Polish poster by Franciszek Starowieyski, 1970.
• Tony Richardson’s Mademoiselle (1966) is one of those cult films that’s more written about than seen, despite having Jeanne Moreau in the lead role as a sociopathic schoolteacher, together with a screenplay by Marguerite Duras and Jean Genet, plus uncredited script-doctoring by David Rudkin. John Waters listed the film as a “guilty pleasure” in Crackpot but it’s been unavailable on disc for over a decade. The BFI will be releasing a restored print on blu-ray in September.
“While the hurdy-gurdy’s capacity to fill space with its unrelenting multi-tonal dirge is for some the absolute sonic dream, for others it is the stuff of nightmares.” Jennifer Lucy Allan on the pleasures and pains of a medieval musical instrument.
• “I truly believed”: Vicki Pollack of the San Francisco Diggers talking to Jay Babcock for the fifth installment of Jay’s verbal history of the hippie anarchists.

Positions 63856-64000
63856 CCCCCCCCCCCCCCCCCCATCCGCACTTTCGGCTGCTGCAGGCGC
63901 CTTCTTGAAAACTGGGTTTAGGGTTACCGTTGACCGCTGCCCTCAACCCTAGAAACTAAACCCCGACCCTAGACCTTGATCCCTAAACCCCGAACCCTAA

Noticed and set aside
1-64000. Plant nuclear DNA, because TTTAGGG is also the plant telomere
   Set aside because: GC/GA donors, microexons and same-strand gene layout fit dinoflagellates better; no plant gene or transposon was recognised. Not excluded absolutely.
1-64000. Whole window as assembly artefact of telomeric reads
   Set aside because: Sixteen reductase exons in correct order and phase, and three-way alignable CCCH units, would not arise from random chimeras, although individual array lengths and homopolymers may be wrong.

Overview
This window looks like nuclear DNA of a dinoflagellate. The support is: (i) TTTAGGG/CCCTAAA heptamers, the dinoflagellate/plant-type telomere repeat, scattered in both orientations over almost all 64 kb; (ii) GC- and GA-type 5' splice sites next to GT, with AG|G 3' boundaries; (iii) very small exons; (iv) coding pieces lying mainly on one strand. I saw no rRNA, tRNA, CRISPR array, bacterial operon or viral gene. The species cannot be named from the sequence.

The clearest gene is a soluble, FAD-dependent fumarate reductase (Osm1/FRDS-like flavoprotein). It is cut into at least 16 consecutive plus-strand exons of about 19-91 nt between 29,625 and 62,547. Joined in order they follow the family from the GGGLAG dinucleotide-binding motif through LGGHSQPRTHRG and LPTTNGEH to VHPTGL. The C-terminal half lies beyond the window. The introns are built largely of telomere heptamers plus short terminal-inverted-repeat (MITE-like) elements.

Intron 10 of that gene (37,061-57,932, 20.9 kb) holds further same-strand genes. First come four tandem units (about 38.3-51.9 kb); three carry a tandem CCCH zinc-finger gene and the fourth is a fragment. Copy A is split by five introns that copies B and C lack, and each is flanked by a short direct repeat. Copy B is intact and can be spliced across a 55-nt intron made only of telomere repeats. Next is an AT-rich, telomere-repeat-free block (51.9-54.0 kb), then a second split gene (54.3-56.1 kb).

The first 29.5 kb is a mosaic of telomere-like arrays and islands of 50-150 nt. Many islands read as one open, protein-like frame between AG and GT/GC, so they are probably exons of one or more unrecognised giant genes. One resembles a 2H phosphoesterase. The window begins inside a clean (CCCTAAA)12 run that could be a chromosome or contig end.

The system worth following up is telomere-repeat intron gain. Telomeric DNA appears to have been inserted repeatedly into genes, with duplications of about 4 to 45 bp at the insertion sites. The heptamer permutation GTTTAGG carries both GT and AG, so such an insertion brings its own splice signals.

• “If you want to call yourself a composer, you follow every step of the instrumentation.” Ennio Morricone talking to Guido Bonsaver in 2006.
• Dutchsteammachine converts jerky 12fps film from the NASA archive to 24fps. Here’s the Apollo 14 lunar mission: landing, EVA and liftoff.
• New music: Suddenly the World Had Dropped Away by David Toop; Skeleton and Unclean Spirit by John Carpenter; An Ascent by Scanner.
• Peter Hujar’s illicit photographs of New York’s cruising utopia. Not to be confused with Alvin Batrop‘s photos of gay New York.
• Mixes of the week: XLR8R Podcast 651 by Dave Harrington, and Mr.K’s Side 1, Track 1’s #1 by radioShirley & Mr.K.
• Simon Reynolds on the many electronic surprises to be found in the Smithsonian Folkways music archive.
• The Gone Away by Belbury Poly will be the next release on the Ghost Box label.
• At Dennis Cooper’s: Ed Emshwiller Day.
• Shirley Collins’ favourite music.
• Mademoiselle Mabry (1969) by Miles Davis | Hurdy Gurdy Man (1970) by Eartha Kitt | Danger Cruising (1979) by Pyrolator